So, the extent to which artists (or, more realistically, those who sell their work) are obliged to exercise moral responsibility really depends on their hinterland. In the case of Lars von Trier, for example, his audience entirely consists of sophisticated intellectuals dripping with irony and thus with emotional immunity to anything they might rationally be able to see as morally dubious. He is therefore freed of the same responsibilities that should lie with those shaping young and impressionable minds, which is why I can’t believe anyone could really be shocked by anything he does, whether making an outrageously misogynistic (but brilliantly done and impossible to take seriously) film like Antichrist, or this week pretending to be a Nazi. He is a professional provocateur and should be enjoyed as such, whereas because of the different context I can’t quite share the nihilists’ sanguinity about the rapey rapper. Honestly, though, I defy you to read the transcript of Lars von Trier’s gaffe and not lol.
Anyway, here’s a slice of hip hop we can all enjoy —
Their first effort wasn’t bad either, though it should be pointed out that the people behind the videos are big Hayekians, which explains his underdog treatment —
Who’s right? No idea. I have a lot of time for the idea that the Second World War and its highly ordered, heavily mobilised aftermath was the closest Britain ever came to being an equal and unified society. Keynes’ theories have clearly not withered with the winding down of wartime production, but in times of peace, freedom and openness Hayek’s epistemological scepticism seems more appealing and more relevant. My sense is that both are somewhat misrepresented in today’s debates (and in these videos, however entertaining) and that there is perhaps more common ground than meets the eye. I read The Road to Serfdom recently, and didn’t recognise the libertarian bible it’s held up to be at all. He argues that, while the government should practise economic liberalism (in the old sense of the word), it should also use taxes to fund a social safety net for those left behind, and should intervene in the market to prevent the growth of monopolies. This seems much more like a small-c centre-right agenda than a minimalist one. Ayn Rand, the Mrs Rochester of the American right, recognised this and thought him a despicable traitor (another big point in his favour for me). As for Keynes, his contemporary supporters seem too happy to overlook the bit about reducing deficits during booms — but should we expect governments to do this, any more than we should expect them to follow Hayek’s advice and put interest rates up?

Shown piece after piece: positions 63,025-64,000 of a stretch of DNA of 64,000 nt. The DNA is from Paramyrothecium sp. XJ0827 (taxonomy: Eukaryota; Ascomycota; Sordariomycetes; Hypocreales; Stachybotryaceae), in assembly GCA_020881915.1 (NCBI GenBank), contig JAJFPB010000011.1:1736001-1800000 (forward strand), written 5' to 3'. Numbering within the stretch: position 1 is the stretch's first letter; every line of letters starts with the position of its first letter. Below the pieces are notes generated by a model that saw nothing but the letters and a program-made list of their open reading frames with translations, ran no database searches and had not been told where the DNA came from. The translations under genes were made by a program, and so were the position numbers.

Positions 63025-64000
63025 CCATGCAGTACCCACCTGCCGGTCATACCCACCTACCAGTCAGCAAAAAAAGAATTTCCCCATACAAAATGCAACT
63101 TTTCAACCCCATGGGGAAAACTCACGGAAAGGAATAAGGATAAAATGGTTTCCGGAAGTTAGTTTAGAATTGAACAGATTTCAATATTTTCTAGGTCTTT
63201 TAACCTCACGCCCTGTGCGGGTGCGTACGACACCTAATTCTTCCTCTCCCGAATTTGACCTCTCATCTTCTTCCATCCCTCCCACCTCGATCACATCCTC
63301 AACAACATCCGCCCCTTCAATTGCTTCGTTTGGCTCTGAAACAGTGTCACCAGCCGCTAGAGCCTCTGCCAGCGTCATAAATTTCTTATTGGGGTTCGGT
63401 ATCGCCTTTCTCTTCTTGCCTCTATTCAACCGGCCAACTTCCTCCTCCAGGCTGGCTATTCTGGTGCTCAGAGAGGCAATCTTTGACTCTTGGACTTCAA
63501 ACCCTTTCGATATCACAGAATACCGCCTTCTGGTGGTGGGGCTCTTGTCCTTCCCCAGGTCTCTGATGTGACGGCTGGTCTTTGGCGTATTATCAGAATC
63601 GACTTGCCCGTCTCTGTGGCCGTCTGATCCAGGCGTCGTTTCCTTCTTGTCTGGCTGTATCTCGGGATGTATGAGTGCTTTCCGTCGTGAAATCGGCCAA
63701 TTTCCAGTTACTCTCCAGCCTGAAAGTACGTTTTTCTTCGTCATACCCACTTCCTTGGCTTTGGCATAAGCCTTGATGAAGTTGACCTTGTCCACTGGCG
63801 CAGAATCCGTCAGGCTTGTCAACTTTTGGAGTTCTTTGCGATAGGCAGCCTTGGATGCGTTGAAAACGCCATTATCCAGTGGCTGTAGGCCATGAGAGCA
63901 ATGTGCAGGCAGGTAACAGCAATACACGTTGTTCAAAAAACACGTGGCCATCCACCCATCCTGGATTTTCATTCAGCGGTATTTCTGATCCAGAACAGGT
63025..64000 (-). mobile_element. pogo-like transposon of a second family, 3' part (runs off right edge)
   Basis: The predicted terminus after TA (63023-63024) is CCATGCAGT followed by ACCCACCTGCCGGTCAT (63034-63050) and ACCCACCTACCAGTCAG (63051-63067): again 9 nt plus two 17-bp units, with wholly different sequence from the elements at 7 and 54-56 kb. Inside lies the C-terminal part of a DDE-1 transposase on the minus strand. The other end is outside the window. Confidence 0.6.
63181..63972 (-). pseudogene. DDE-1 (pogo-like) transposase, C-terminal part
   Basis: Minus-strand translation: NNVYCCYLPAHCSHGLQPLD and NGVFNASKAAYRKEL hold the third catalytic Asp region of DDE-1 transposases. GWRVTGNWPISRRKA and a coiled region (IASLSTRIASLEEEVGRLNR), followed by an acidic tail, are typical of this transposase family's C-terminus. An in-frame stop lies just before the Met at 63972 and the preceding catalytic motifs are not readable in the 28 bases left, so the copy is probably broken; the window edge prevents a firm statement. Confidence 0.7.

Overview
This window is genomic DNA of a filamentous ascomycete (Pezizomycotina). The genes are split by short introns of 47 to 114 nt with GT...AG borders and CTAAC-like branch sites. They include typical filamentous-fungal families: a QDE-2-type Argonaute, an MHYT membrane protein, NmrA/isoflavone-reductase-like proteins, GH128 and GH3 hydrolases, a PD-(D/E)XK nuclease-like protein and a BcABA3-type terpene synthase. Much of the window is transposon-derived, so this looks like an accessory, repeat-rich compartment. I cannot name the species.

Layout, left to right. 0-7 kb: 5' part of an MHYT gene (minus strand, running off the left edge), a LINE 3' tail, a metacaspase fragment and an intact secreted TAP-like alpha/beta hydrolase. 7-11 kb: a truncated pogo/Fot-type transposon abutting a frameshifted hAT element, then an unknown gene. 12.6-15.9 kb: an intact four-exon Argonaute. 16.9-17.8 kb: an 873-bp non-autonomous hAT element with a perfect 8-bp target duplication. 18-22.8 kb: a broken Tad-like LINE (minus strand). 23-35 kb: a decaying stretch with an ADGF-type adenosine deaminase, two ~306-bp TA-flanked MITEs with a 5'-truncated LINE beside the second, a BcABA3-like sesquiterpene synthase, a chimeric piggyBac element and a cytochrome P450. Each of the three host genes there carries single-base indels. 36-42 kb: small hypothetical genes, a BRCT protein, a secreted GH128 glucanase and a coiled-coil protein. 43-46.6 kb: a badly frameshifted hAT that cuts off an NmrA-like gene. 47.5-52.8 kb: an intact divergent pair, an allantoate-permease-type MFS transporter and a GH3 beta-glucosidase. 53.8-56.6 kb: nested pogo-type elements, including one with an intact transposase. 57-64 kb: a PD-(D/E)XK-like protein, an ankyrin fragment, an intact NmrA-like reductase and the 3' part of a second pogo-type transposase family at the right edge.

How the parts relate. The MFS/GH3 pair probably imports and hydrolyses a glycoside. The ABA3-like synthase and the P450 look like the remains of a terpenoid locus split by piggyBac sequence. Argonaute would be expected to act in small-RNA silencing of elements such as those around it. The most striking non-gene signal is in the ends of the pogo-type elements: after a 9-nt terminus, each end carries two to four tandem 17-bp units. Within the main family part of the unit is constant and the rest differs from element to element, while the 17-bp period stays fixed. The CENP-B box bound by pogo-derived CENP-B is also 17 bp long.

The question I would ask any Keynesians who might be reading is this: if everyone as a whole, i.e. the market left to its own devices, is incapable of organising the economy efficiently, why should it be the case that a far smaller group of people, i.e. the government, should be able to do any better? The dispersal of information seems to warrant the dispersal of power, which is why I support more direct democracy. The paradox of this, of course, is that a completely democratic society would never vote for a completely unfettered market.